$ loginctl session-status 8 | grep State
           State: closing

Then user paul pressed Ctrl+Alt+F1 to switch back to his LXQt session and entered the following commands in the already open pseudo-terminal window:

$ ps -ef | grep check
paul        1337       1  0 16:27 ?        00:00:02 /bin/bash /usr/local/bin/check_if_idle.sh
aquilino    4904       1  0 16:34 ?        00:00:02 /bin/bash /usr/local/bin/check_if_idle.sh
paul        9187       1  0 16:38 ?        00:00:02 /bin/bash /usr/local/bin/check_if_idle.sh
paul       61359    9236  0 17:22 pts/0    00:00:00 grep --color=auto check
$ ps -ef | grep suspend
root         966       1  0 16:25 ?        00:00:00 /bin/bash /usr/local/bin/suspend.sh
paul       61473    9236  0 17:22 pts/0    00:00:00 grep --color=auto suspend
$ ls /tmp/not_idle*
/tmp/not_idle_paul9187  /tmp/not_idle_VT2_paul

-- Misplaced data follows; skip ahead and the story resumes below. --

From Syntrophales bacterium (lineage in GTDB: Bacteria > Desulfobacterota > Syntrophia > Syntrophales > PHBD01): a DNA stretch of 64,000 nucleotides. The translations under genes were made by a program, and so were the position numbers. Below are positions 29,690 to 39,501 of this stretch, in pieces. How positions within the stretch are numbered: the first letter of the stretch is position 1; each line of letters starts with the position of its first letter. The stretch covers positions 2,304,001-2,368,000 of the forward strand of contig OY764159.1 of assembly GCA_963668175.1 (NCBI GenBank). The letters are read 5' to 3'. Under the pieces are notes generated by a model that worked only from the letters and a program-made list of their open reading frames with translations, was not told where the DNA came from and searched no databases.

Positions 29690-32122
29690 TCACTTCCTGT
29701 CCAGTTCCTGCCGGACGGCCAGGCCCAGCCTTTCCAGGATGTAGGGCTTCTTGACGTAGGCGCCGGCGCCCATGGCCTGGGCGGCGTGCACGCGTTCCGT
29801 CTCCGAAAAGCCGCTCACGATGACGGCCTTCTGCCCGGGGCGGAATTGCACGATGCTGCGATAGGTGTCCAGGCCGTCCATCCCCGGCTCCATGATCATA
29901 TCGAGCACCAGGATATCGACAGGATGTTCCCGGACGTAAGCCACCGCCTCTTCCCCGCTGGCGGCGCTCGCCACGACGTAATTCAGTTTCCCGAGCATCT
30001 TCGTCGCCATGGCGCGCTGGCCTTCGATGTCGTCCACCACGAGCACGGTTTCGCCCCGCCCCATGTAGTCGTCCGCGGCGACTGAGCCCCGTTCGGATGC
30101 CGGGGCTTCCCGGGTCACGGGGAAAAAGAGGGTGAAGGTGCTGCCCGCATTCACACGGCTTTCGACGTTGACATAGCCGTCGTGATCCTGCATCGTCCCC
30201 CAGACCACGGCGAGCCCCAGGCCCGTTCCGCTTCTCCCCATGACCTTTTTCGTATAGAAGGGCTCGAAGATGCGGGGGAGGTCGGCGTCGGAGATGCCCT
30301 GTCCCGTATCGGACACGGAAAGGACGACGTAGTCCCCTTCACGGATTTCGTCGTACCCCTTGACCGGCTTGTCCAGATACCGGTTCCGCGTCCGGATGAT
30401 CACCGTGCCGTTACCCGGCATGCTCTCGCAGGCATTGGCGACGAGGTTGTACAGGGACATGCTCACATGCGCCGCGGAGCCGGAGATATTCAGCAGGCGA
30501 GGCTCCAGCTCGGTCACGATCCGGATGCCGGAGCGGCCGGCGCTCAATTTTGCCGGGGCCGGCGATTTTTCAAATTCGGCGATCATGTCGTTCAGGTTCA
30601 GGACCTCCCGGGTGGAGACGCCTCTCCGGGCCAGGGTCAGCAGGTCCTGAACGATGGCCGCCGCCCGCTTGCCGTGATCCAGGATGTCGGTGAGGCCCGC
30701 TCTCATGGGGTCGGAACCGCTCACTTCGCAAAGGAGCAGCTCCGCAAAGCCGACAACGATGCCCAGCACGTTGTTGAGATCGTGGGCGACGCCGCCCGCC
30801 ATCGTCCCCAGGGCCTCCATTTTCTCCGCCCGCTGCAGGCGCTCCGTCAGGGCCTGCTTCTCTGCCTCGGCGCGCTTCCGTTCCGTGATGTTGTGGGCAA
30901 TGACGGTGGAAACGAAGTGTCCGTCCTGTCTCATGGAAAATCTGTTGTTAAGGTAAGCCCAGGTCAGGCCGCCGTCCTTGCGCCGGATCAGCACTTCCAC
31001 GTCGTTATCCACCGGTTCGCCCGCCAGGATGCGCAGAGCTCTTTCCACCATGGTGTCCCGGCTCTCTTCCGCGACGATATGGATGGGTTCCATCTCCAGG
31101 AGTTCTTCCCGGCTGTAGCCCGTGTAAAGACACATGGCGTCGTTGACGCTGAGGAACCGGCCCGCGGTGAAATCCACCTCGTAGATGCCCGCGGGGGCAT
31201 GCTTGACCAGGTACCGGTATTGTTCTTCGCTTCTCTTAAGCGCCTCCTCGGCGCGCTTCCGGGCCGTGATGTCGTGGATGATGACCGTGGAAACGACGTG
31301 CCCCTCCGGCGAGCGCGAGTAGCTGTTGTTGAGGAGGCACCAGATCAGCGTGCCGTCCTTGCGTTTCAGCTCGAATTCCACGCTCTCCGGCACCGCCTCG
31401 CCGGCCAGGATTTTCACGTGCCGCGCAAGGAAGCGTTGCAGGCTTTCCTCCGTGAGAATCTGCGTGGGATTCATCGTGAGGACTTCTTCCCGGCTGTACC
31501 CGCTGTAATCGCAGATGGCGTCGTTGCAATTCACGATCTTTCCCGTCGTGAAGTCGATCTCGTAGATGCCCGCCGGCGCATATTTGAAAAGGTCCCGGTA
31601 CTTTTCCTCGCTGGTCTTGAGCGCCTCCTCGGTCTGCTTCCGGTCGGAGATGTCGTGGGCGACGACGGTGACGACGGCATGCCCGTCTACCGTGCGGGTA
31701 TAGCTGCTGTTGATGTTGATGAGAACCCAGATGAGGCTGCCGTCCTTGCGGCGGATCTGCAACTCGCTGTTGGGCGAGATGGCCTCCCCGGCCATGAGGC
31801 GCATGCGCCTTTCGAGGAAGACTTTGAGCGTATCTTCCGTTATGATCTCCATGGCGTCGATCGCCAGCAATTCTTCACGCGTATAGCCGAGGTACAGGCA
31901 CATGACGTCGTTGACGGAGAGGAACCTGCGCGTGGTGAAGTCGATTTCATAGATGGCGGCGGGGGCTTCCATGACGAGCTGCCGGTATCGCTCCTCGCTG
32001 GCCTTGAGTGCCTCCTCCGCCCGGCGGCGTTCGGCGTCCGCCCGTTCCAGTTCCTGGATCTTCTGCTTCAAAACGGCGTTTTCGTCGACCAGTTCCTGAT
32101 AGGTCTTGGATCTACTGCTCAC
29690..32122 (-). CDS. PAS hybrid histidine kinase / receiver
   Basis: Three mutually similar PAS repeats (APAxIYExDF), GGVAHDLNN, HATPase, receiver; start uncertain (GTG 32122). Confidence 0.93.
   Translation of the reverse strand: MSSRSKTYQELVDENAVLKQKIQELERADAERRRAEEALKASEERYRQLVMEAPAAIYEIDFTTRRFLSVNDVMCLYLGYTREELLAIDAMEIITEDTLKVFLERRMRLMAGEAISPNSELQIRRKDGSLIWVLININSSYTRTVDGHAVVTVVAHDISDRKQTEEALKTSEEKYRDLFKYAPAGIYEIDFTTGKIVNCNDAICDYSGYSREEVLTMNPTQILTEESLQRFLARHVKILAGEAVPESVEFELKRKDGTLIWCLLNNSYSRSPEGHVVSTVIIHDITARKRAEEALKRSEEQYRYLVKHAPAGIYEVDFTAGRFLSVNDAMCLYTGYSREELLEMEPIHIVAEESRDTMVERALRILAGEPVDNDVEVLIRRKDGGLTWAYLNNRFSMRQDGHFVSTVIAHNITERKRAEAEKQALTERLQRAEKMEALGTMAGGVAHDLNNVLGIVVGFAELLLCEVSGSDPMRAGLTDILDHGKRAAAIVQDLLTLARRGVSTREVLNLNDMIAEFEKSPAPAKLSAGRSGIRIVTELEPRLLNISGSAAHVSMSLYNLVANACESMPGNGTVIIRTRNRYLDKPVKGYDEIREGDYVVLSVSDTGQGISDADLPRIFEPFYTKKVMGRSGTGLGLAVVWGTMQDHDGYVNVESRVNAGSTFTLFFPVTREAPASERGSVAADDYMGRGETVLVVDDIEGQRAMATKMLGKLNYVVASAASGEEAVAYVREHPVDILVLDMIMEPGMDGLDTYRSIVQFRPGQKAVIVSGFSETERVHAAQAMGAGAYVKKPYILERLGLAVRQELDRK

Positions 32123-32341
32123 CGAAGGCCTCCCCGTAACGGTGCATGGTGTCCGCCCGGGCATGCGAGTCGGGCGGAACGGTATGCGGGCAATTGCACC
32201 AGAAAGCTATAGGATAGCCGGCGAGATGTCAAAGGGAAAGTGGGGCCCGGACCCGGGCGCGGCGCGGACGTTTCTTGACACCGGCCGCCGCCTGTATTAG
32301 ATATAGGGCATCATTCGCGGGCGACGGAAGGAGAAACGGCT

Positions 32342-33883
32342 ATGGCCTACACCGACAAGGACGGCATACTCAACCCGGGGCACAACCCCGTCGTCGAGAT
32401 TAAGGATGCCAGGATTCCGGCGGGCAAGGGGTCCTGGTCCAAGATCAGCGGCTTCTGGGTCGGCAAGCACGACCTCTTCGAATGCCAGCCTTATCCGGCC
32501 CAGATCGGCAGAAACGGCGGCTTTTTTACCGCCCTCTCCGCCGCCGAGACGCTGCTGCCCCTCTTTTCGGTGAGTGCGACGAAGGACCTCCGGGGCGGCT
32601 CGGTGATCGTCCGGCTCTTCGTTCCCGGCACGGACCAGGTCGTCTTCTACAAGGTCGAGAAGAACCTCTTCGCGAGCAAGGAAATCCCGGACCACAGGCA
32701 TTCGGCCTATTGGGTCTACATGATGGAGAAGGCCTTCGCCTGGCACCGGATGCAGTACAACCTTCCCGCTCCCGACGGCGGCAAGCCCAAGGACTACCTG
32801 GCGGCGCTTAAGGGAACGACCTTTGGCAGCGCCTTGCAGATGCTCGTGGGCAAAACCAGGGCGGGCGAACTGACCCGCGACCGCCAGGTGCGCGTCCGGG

$ loginctl list-sessions
SESSION  UID USER     SEAT  TTY 
     12 1000 paul     seat0     
     15 1000 paul     seat0 tty2
      3 1000 paul     seat0     
      8 1001 aquilino seat0     

4 sessions listed.
$ loginctl session-status 12 | grep State
           State: active
                  └─62165 grep --color=auto State
$ loginctl session-status 15 | grep State
           State: online
$ loginctl session-status 3 | grep State
           State: closing
$ loginctl session-status 8 | grep State
           State: closing

Then user paul pressed Ctrl+Alt+F2 to switch back to tty2, entered ‘exit‘ to log out of his VT session, then pressed Ctrl+Alt+F1 to switch back to his LXQt session and entered the following commands:

$ ps -ef | grep check
paul        1337       1  0 16:27 ?        00:00:03 /bin/bash /usr/local/bin/check_if_idle.sh
aquilino    4904       1  0 16:34 ?        00:00:03 /bin/bash /usr/local/bin/check_if_idle.sh